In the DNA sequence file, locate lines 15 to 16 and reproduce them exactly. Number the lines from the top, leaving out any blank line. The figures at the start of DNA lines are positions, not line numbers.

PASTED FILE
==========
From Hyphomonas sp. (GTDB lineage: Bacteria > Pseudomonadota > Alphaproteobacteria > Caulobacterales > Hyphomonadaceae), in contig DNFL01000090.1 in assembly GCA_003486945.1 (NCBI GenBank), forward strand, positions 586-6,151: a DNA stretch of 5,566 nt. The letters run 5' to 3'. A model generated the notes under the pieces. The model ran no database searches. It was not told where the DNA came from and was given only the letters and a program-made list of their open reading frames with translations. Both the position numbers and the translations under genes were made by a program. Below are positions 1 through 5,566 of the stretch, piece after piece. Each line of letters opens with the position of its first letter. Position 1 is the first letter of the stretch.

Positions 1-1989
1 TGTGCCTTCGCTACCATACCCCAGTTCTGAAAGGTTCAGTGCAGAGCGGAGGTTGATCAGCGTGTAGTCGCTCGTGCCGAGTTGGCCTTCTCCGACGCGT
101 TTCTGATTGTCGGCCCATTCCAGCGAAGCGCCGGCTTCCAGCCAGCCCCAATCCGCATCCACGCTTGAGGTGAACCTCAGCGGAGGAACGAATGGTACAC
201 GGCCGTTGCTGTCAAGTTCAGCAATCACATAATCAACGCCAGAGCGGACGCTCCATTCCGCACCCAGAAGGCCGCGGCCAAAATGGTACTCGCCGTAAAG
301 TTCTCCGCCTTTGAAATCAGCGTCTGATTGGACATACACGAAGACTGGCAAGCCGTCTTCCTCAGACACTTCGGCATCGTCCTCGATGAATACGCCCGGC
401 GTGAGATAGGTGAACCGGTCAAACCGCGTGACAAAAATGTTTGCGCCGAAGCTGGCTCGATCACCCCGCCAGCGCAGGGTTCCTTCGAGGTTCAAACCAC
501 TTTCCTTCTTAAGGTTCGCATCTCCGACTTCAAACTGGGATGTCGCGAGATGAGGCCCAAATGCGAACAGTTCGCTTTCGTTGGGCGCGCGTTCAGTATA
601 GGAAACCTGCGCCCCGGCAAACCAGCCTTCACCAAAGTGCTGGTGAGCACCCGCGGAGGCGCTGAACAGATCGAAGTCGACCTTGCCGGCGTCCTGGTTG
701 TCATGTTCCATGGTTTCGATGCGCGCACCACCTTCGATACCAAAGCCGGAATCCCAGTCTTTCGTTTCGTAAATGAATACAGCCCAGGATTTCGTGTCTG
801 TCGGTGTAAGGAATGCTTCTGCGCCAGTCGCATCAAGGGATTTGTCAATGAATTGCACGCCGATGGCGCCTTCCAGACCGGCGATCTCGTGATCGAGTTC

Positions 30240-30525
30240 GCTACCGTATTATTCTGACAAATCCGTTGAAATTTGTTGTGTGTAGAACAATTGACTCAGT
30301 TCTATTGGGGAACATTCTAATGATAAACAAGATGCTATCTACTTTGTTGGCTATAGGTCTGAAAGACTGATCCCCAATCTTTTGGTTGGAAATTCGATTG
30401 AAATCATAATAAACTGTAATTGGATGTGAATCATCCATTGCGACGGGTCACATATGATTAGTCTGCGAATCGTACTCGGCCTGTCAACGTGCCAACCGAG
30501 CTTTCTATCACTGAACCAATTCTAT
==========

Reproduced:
30401 AAATCATAATAAACTGTAATTGGATGTGAATCATCCATTGCGACGGGTCACATATGATTAGTCTGCGAATCGTACTCGGCCTGTCAACGTGCCAACCGAG
30501 CTTTCTATCACTGAACCAATTCTAT